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RE: [dvd-discuss] Gedanken Experiment -Unix and Norton
- To: <dvd-discuss(at)eon.law.harvard.edu>
- Subject: RE: [dvd-discuss] Gedanken Experiment -Unix and Norton
- From: "Dean Sanchez" <DSANCHEZ(at)fcci-group.com>
- Date: Mon, 14 Jul 2003 16:17:20 -0400
- Reply-to: dvd-discuss(at)eon.law.harvard.edu
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- Thread-topic: [dvd-discuss] Gedanken Experiment -Unix and Norton
The patent office allows patenting of existing genes. For example, if you want to make a drug that acts on a gene that someone has patented, you have to pay a royalty. Cerebrex? is a example of this current idiocy. Or if you want to test for an occurrence of a disease causing gene, you have to pay royalties to the patent holder.
See Technology Review Sept/Oct 2000 for articles:
The Great Gene Grab
Toward Sharing the Genome
and an opposing opinion (not very good in my judgment ;-))
The Case for Gene Patents
An tongue-in-cheek observation, once all the genes are patented, will you have to secure licensing from all the various holders before you can have children?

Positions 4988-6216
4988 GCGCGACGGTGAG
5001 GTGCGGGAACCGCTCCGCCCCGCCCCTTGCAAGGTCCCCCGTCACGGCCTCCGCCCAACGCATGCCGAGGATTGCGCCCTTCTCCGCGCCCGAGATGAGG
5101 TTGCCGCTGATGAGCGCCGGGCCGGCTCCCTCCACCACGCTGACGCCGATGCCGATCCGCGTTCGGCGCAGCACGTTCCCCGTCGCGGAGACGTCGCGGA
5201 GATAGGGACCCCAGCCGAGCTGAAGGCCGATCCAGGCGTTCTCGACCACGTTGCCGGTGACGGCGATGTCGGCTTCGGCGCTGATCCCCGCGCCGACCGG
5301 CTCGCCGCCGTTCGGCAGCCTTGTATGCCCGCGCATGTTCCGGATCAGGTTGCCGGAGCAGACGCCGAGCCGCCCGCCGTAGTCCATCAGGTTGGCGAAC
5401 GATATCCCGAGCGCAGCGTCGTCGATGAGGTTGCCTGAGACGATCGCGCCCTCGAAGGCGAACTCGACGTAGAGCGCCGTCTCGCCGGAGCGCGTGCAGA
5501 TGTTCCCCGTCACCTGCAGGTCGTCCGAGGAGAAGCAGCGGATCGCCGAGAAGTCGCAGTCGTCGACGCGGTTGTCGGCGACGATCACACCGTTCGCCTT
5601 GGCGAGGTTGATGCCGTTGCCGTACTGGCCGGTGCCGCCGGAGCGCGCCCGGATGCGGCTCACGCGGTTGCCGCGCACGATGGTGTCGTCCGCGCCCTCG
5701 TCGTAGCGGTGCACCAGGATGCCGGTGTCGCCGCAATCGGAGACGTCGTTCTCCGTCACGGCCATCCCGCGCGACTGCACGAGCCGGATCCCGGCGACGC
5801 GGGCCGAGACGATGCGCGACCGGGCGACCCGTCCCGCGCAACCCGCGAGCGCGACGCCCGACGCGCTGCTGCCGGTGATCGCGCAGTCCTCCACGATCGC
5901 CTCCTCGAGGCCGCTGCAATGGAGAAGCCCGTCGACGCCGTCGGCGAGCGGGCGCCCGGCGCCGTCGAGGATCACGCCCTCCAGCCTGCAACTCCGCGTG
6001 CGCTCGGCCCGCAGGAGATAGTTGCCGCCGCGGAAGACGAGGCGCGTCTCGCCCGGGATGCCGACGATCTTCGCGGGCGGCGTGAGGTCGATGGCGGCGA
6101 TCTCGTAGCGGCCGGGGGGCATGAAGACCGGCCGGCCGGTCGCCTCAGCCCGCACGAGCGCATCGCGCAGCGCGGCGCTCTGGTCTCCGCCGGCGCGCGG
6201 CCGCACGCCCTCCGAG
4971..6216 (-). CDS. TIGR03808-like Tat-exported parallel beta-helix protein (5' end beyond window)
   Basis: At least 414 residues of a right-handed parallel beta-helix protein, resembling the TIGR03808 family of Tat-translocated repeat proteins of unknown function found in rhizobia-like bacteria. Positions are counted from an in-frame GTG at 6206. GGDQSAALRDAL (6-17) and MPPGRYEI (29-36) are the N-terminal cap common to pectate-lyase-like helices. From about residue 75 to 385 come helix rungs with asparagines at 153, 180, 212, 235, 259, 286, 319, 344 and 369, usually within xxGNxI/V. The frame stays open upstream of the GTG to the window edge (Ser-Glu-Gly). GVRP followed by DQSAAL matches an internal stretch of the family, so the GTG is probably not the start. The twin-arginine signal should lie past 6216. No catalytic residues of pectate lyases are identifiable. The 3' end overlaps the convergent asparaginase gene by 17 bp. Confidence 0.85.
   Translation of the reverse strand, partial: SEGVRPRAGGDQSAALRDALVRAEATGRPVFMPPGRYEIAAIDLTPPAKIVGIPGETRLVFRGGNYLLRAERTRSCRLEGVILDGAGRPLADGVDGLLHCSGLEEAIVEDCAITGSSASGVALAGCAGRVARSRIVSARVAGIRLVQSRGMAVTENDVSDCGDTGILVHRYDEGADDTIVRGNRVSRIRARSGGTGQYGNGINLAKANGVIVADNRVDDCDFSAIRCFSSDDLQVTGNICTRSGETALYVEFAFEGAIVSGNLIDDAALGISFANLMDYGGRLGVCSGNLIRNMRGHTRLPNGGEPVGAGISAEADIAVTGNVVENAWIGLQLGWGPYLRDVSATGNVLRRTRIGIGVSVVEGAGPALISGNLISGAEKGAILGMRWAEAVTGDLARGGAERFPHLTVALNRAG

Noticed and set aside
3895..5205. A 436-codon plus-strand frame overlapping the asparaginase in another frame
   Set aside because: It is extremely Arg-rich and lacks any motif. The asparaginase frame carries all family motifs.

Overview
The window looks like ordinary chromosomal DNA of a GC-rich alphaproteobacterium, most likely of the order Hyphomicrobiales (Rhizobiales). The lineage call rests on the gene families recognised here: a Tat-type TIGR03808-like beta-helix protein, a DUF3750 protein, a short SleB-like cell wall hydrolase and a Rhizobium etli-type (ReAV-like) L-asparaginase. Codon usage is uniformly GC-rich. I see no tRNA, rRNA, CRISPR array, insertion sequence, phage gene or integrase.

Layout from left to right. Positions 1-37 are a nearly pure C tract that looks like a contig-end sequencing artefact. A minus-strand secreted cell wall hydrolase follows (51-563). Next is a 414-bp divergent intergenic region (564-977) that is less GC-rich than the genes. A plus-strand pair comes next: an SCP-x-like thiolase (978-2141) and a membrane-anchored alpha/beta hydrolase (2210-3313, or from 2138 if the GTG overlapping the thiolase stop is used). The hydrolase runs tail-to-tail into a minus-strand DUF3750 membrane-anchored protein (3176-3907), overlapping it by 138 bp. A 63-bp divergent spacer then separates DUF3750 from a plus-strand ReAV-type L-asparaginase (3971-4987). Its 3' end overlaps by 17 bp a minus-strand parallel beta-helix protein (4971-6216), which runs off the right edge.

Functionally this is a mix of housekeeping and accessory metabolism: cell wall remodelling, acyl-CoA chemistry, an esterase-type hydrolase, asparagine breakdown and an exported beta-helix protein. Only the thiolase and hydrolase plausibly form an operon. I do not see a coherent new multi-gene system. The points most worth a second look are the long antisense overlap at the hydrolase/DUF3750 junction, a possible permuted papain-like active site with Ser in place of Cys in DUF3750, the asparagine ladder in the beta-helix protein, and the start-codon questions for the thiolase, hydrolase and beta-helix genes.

As for your observation about a laser, I would agree that you could patent a specific device for generating of a coherent beam. However, you should not be able to patent the idea of generating a coherent beam or patent a naturally occurring process. That is akin to patenting burning hydrogen to create water. Wow, I could patent fire and water at a single stroke ;-)
From: John Zulauf [mailto:email@example.com]
Sent: Monday, July 14, 2003 3:07 PM
Subject: Re: [dvd-discuss] Gedanken Experiment -Unix and Norton
Jeme A Brelin wrote:
> I do believe there are several standing patents on naturally occurring
> chemicals, genes, and even whole plants.
That's very odd. What about the prior art... by nature. Then again
most of us would argue that a LASER would be patentable and they exist
in nature. I can see patenting a refining process but for naturally
occurring chemicals I don't see how one meets the "novel" or "original"